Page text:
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I have simple page using a two-column page layout that breaks on zooming. Here it is - try zooming in with cmd+:


The header breaks on the right side, causing a horizontal scrollbar to appear. Originally I thought this was due to using pixels for sizing elements and setting max-width. This article is about that very problem:


Then I overrode pixels with ems but the problem persists.

This intrigues me to no end. I’ve been using CSS for about a decade now, the last 3 years on a high level, but haven’t yet figured out why the above page breaks but this one:


does not, regardless of how closely I zoom in.

Any help greatly appreciated.

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Which browsers/OS? –  Scott Simpson Aug 18 '12 at 12:53
Firefox, Safari, Chrome on Mac OS X. –  user906230 Aug 18 '12 at 13:05
It seems fine to me -- maybe I don't understand the issue though. Can you upload a screen shot? –  Scott Simpson Aug 18 '12 at 13:08
Sure, here it is - look in the top right corner. This is after zooming in one measure: screenshot. –  user906230 Aug 18 '12 at 13:58
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1 Answer

up vote 2 down vote accepted

Hmmm, it looks a bit like you've inadvertently linked together two slightly unrelated observations, making it a bit more difficult to diagnose the actual problem.

Separating the Symptoms

Based on your screenshot, it does appear that your header is coming up with some visual glitches. Additionally, a horizontal scrollbar appears - but rest assured that this is not due to any property of your header. In fact, it is due to your wrapper div below the header, which has a width of 1130px. So when you zoom in that much, it can't all show on the screen, and thus creates the scrollbar.

The True Issue

Returning to the problem with your header though, the reason why the colour is disappearing is because your header div has a width of 100%. If, when you took that screenshot, you were scrolled all the way to the left, you would have seen no problem with the header's background colour, because it would have covered 100% of the browser's width. (If you're wondering where this width of 100% came from, it's due to the h1 element inside the header; an h1 generally has a default width of 100%, a style you wouldn't be able to see even with an element inspector like Firebug open.)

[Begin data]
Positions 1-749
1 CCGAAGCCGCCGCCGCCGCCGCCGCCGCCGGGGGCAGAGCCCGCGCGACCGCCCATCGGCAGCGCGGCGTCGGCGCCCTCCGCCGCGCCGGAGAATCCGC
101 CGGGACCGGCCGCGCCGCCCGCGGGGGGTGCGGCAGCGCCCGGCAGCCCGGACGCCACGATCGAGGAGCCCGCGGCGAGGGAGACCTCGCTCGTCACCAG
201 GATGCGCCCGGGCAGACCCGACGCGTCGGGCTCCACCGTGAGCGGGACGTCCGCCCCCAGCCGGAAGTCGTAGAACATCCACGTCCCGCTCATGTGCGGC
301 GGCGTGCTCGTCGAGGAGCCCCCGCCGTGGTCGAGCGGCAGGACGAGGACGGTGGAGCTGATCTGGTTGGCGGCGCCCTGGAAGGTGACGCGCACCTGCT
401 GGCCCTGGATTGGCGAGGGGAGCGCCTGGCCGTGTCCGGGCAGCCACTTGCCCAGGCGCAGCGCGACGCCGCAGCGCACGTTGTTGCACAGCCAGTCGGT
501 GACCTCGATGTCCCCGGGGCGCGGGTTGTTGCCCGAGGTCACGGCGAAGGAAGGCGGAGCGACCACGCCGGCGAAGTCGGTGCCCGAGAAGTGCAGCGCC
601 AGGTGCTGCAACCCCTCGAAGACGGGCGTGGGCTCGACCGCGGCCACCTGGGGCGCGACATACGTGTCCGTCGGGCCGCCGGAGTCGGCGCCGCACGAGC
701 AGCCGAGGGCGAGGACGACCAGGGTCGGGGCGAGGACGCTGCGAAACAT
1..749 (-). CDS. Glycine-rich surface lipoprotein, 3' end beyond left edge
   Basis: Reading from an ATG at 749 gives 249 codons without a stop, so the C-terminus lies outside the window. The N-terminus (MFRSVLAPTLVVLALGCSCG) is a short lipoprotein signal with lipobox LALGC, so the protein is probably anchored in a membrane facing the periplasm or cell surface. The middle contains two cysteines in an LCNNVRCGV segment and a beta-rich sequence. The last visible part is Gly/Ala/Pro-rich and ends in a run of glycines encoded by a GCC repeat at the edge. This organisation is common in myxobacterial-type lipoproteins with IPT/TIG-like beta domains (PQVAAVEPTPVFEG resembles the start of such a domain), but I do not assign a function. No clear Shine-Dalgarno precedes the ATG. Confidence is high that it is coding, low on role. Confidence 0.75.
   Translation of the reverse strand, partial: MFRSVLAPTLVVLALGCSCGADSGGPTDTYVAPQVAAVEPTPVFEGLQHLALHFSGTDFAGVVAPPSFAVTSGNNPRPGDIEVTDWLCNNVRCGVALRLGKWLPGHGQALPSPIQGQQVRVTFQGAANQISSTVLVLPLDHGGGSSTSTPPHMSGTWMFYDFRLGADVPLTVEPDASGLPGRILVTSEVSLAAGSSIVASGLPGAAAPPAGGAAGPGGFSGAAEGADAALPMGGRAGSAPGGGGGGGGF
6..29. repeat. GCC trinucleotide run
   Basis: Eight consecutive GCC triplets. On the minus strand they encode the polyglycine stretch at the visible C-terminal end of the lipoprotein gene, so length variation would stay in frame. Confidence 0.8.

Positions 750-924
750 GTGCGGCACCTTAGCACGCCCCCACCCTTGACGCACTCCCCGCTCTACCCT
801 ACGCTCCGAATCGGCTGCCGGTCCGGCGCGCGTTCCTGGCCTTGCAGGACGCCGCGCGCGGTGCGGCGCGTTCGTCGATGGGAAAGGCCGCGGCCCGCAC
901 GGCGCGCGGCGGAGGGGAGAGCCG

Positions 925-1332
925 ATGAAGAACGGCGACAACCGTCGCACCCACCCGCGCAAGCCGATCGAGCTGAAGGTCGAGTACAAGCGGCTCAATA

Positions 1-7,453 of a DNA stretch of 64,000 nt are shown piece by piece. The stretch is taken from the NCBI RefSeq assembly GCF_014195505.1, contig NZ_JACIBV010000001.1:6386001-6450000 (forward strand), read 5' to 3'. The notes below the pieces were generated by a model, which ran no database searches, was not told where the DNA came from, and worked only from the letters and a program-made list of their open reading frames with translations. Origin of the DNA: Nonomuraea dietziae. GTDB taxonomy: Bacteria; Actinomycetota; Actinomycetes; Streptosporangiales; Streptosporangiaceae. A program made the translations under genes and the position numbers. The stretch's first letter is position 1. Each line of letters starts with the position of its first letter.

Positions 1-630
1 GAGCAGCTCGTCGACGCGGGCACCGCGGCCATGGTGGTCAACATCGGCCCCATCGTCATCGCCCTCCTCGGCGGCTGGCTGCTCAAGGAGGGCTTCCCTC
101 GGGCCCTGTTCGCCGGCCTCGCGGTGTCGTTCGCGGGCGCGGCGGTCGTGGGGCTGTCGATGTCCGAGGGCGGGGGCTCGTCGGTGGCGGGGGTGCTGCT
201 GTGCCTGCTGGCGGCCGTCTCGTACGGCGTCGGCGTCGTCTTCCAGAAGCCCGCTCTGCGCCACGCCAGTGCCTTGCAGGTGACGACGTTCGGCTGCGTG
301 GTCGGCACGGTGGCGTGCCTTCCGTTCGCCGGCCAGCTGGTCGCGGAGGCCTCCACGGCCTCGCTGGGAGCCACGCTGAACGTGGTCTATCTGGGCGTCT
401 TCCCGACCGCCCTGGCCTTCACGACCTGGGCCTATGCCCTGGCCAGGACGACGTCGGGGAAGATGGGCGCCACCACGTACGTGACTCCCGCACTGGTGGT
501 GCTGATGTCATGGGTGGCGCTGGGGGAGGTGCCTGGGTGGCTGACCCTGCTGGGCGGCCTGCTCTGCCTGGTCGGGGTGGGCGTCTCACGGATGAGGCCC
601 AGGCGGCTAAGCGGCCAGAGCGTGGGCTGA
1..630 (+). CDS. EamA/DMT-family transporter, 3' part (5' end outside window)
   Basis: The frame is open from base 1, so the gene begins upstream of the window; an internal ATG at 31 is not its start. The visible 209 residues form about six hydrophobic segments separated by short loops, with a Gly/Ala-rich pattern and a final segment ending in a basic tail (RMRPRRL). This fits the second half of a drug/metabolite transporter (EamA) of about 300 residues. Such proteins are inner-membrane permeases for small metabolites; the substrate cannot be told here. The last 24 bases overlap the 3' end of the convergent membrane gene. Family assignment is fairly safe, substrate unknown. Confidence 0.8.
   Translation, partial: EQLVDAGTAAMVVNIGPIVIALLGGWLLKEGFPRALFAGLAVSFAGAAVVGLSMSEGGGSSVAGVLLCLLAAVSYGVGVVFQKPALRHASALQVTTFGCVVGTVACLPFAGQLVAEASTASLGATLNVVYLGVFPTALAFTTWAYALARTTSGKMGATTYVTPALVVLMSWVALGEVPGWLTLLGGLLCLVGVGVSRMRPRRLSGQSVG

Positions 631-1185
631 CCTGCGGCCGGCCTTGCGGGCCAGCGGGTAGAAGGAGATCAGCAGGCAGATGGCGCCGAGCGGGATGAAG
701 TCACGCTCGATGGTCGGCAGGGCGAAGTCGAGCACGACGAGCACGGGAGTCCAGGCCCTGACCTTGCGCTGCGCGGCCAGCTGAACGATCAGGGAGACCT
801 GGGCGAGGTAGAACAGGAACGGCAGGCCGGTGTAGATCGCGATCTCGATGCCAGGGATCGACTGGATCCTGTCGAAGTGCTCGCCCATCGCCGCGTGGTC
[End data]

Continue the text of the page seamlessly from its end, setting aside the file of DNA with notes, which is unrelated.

Note that the site you provided does not display this issue due to a few things: first, its header doesn't have a background colour, so you wouldn't see any kind of issue in that respect (if it did have one though, you'd immediately see that the div doesn't actually span the whole screen as yours does; it is only a little wider than the text within, and has a fixed width. The title is centred not through only usage of the h1 element's width of 100% and text-align:center, but is also due to the margin:0 auto applied to the header div. But now, how to fix your issue?

A Solution

With the current structure of your page, the easiest solution would be to give your header div a defined width. Well, not a width per se, but rather a min-width, one which is identical to the width of your wrapper div. If you give it the style of min-width:1130px, you should see your problem solved.

I hope this was helpful! (Sorry if it was a little long to read, though.)

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Just saw your answer - it does make a lot of sense, thank you! Really helpful and thorough. –  user906230 Sep 8 '12 at 14:01
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